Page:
Landlord Joseph Handy of Sisters and Brothers Investment Group broke his silence about the emergency health order issued earlier this year regarding a crop of cabins he manages in Colchester. He alleges that the town public health officer “made up” the report, issuing it based on prejudice against his family rather than on facts.
“No complaints until the health officer came. Absolutely no complaints. Nothing,” he told the Sun earlier this September while walking around the cabins. “This is discrimination. They just don’t like me. Always hated the Handy’s. From day one.”
Handy argued that the town has tied his hands by not signing off on his septic permits faster and forcing him to comply with the health order.
“I just want to resolve the problem and go forward. I just want to get the repairs, do my thing, and that’s it,” he said.
That is at least one thing the two parties can agree on—a hasty resolution to the health order.
According to the town public health officer Denise Johnson-Terk and the director of planning and zoning Sarah Hadd, a lawsuit is the only avenue the town has left to enforce the health order. “It’s not something we take lightly,” said Hadd.
Johnson-Trek agreed, noting that the first step after receiving a complaint is to try to get “voluntary compliance” with the landlord or tenant. “I would have to say that me calling a landlord is usually enough to get them to do the work the tenant has been complaining about. Or simply asking the tenant to call the landlord and say you spoke to the town public health officer—even that’s enough to get somebody started. The more severe stuff requires an emergency health order,” she clarified.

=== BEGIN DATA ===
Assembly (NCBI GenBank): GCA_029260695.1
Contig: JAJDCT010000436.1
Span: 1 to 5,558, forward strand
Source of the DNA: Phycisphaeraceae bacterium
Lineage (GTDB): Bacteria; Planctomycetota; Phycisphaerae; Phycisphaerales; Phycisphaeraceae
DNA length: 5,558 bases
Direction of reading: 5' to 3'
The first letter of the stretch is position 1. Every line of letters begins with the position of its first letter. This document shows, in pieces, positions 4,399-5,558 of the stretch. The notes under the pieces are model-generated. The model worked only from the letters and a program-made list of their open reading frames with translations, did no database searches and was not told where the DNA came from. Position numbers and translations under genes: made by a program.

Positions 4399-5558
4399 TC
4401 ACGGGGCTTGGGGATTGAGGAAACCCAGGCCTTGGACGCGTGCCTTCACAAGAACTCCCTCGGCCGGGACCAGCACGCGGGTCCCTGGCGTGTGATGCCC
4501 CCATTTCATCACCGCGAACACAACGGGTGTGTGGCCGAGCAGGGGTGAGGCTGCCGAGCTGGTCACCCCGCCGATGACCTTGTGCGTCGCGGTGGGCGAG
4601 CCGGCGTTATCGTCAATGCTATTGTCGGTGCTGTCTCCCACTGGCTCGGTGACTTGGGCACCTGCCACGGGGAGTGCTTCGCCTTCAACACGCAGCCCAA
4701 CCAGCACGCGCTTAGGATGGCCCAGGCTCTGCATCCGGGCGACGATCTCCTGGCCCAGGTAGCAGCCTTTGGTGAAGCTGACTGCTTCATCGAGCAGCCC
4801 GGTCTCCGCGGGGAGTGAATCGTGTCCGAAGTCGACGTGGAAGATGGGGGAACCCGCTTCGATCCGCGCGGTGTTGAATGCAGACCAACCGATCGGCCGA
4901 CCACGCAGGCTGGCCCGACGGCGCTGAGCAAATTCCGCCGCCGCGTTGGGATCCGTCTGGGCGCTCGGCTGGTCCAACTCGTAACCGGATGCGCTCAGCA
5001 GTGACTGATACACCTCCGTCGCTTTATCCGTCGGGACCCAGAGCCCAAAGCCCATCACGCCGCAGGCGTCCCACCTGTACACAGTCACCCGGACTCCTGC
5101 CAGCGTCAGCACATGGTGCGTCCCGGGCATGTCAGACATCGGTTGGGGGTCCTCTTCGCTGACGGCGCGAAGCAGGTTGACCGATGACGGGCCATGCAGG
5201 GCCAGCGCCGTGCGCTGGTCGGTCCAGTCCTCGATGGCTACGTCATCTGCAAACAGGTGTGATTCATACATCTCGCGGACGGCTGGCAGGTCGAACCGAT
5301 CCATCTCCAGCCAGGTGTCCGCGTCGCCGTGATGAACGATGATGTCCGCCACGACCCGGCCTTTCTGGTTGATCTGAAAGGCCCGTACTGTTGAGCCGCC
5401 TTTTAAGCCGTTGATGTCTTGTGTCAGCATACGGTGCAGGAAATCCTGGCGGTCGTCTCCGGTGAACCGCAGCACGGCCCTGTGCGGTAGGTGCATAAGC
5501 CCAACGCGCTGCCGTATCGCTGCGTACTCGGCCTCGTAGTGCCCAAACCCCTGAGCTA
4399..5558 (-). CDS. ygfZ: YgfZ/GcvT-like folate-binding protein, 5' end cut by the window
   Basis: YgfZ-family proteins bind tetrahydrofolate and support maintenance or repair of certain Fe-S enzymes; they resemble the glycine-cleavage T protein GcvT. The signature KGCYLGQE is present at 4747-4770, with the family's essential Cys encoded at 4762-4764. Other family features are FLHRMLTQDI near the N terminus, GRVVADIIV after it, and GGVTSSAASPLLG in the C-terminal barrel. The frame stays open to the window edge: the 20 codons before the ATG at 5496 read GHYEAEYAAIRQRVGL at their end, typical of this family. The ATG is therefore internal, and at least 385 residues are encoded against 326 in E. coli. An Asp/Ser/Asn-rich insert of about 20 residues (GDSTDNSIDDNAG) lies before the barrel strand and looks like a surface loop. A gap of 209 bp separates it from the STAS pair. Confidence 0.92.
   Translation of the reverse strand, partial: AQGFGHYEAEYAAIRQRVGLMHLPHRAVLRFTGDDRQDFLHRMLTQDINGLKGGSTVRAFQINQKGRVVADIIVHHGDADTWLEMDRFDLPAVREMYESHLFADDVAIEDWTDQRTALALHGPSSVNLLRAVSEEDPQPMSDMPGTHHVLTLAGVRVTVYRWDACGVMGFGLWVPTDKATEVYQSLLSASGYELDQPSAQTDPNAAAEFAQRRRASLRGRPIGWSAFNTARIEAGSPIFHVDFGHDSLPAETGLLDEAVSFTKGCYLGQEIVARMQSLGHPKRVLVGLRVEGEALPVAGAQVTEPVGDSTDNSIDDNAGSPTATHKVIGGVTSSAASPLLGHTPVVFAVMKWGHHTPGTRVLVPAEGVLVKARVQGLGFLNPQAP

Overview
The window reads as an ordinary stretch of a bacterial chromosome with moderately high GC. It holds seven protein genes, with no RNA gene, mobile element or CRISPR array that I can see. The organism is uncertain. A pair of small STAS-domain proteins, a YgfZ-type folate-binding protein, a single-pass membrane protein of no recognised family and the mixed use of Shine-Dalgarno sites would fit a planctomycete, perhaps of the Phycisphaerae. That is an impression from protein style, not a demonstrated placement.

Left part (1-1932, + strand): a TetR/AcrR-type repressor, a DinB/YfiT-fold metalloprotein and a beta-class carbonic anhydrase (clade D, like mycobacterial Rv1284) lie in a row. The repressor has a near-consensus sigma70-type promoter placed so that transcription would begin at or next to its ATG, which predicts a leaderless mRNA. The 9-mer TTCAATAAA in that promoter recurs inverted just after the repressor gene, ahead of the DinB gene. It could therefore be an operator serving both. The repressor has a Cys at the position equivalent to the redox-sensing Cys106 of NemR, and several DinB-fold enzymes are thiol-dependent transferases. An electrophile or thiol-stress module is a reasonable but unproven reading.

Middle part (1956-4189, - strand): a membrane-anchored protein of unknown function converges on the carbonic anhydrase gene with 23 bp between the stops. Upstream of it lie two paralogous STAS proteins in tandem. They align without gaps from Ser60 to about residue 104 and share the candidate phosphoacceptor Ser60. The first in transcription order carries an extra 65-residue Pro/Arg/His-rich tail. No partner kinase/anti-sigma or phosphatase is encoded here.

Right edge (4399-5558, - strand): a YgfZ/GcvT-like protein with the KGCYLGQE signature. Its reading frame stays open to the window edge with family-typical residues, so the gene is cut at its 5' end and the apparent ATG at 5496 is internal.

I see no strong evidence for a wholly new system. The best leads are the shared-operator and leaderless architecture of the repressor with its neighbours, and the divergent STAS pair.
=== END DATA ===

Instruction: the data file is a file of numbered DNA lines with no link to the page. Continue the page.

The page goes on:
Less than ten emergency health orders are issued a year in Colchester, according to the government officials. “We try to work very hard with property owners to resolve situations, find out what’s going on and how we can fix it without being unduly litigious,” said Hadd.
In the case at Sharrow Circle, the town received an anonymous complaint in April of this year regarding rotting floors. Since the complaint was made anonymously, the public health officer was required to inspect all of the cabins. Once she had access to the building, Johnson-Terk said that she was required within her duties to fill out a comprehensive 12 page checklist form. According to the inspection report, town officials found mold, broken ovens and thermostats, a stove that gave off electrical shocks, and an exposed septic tank, among other major health risks.
While Handy told the Sun that many of those allegations are false, or due to residents’ negligence rather than his, Hadd later countered that, “He had an ability to contest issues in the health order but did not. So if he believed they were false in any way shape or form, he should have availed himself to that opportunity.”
After the April inspection and issuance of the health order, Handy requested two continuances for the following hearing—May 28 and June 25, per the report. A third and final hearing date was set for July 9 in a letter, noting that the hearing could not be further continued. However, Handy did not attend the hearing. He told the Sun that he did not receive the letter.
“I’m trying to do the right thing here, give [people] affordable housing,” Handy said.
In his experience, his tenants have nowhere else to go. When asked if he thinks that the reason why he had allegedly not heard of any complaints before the health order issuance, could be because the tenants are afraid of being evicted, Handy shrugged. “I can’t read their minds. Maybe they feel like if they don’t bother me, I won’t charge them more or something,” he said.
This begs the question: should residents have to trade a healthy living environment in return for affordable housing?
Hadd said that the Superior Court’s next step is to notify parties and schedule a trial.